Barker’s Riches An 1862 gold strike in British Columbia has panned out into a town lavish in its goldfield history.

OWS_Barkerville-Preservation
Barkerville’s peak tourism season is mid-May through the end of September, although the site is open year round. Whenever you choose to go, this Cariboo Gold Rush town in Canada’s British Columbia offers you the opportunity to walk back into time. – Courtesy barkerville historic town –
They laughed at Billy Barker when he and his crew went off to prospect for gold in the Cariboo region of British Columbia.

But they stopped laughing on August 17, 1862, when Barker “struck the lead” and pulled large amounts of gold out of his mine on the first day.

The best part of this British working class man’s story is Barker found far more than gold. The town that carries his name became the largest settlement west of Chicago, Illinois, and north of San Francisco, California, in the 1860s. Today, Barkerville is the largest living history museum in western North America—a remarkable feat for a town that has been saved not once, not twice, but three times.

Lying in the long sliver of the town, between the pine forest and Williams Creek, are 140 buildings, more than 187,000 artifacts, two historic cemeteries and the largest collection of pre-railway Chinese buildings in North America.

“When you step through the main gate, you’re stepping back into the 1870s,” says Dirk Van Stralen, the marketing and communication specialist for Barkerville Historic Town. “In its day, this was a 24-hour-a-day town, noisy and smelly. But now it’s just the opposite—it’s pristine, with fresh air and quiet.”

Barkerville has not had an easy time. In 1868, just six years after being established, the town burned to the ground—all except the Chinese section. The day after the fire, folks started rebuilding. When the gold dwindled by the 1880s, most of the residents moved away.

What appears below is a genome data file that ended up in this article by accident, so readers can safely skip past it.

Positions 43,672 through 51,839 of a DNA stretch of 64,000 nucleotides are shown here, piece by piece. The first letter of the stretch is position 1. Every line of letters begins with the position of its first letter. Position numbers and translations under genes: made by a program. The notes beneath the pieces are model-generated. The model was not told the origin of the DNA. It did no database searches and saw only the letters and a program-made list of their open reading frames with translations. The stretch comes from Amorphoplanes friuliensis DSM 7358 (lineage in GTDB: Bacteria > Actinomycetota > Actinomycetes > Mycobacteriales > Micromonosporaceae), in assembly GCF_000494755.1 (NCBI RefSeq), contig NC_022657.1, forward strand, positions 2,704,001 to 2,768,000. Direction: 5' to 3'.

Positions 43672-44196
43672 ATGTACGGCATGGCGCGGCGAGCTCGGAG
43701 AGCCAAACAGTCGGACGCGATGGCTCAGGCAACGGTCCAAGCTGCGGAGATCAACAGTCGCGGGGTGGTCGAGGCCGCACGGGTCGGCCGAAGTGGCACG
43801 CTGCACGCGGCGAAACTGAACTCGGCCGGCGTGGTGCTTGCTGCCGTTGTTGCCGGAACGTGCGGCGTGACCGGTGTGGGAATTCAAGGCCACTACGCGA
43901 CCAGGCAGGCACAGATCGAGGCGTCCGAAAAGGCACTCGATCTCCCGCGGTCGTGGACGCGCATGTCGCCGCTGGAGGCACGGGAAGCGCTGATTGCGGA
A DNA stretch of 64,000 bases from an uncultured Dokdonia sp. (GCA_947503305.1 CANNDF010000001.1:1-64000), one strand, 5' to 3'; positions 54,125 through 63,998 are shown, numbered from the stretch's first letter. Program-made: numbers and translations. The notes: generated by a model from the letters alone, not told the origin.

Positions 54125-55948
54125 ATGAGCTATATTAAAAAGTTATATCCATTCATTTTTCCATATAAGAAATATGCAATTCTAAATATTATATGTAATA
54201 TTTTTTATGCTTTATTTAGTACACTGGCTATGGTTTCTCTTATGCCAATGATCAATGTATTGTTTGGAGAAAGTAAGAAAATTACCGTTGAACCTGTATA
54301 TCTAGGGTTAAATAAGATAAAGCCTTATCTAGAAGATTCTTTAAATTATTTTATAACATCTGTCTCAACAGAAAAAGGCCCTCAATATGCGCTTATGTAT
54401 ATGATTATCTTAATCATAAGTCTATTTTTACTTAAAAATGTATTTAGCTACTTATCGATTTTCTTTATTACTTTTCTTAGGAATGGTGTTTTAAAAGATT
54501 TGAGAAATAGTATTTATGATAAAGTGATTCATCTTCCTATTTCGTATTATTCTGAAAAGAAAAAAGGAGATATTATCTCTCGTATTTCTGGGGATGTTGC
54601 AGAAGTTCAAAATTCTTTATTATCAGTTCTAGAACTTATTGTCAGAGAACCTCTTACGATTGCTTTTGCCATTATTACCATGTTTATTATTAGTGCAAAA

Not wanting Barkerville to go the way of most goldfield towns, residents got the town declared a National Historic Site in 1923. Families began preserving stories and artifacts from the town’s past. The library came from the family of John Bowron, an 1862 Overlander. Domestic life during Barkerville’s heyday is on exhibit at the Wendle House, an 1890s home built for the town’s blacksmith, Alexander McArthur, and purchased by Joe Wendle in 1904. More history is shared at houses owned by the family of Fred Tregillus, who came here in 1886 and frequently mined the Lightning Creek area.

In 1958, Barkerville became a Provincial Historic Site, thanks to the efforts of Friends of Barkerville. Prominent saviors among that group and today’s Barkerville Heritage Trust included Ron Candy, Ken Mather and former historic town CEO Judy Campbell.

Besides giving visitors a hands-on look at life in a late 1800s goldfield town, Barkerville also offers insight into multiculturalism. “It had the largest ethnic Chinese population in Canada, and we had blacks who were fleeing slavery. Despite the social bias of that era, they all did really well here,” Van Stralen says.

The 55,000 visitors who arrive each year often find costumed interpreters giving history tours. Van Stralen does not consider Barkerville to be a ghost town: “In its heyday this valley was home to about 5,000 people, and we still have one semi-permanent resident who spends part of each year here. It’s the people of this town who are its saviors.”

Arizona’s Journalist of the Year, Jana Bommersbach has won an Emmy and two Lifetime Achievement Awards. She also cowrote and appeared on the Emmy-winning Outrageous Arizona and is the author of two nationally-acclaimed true crime books and a children’s book.

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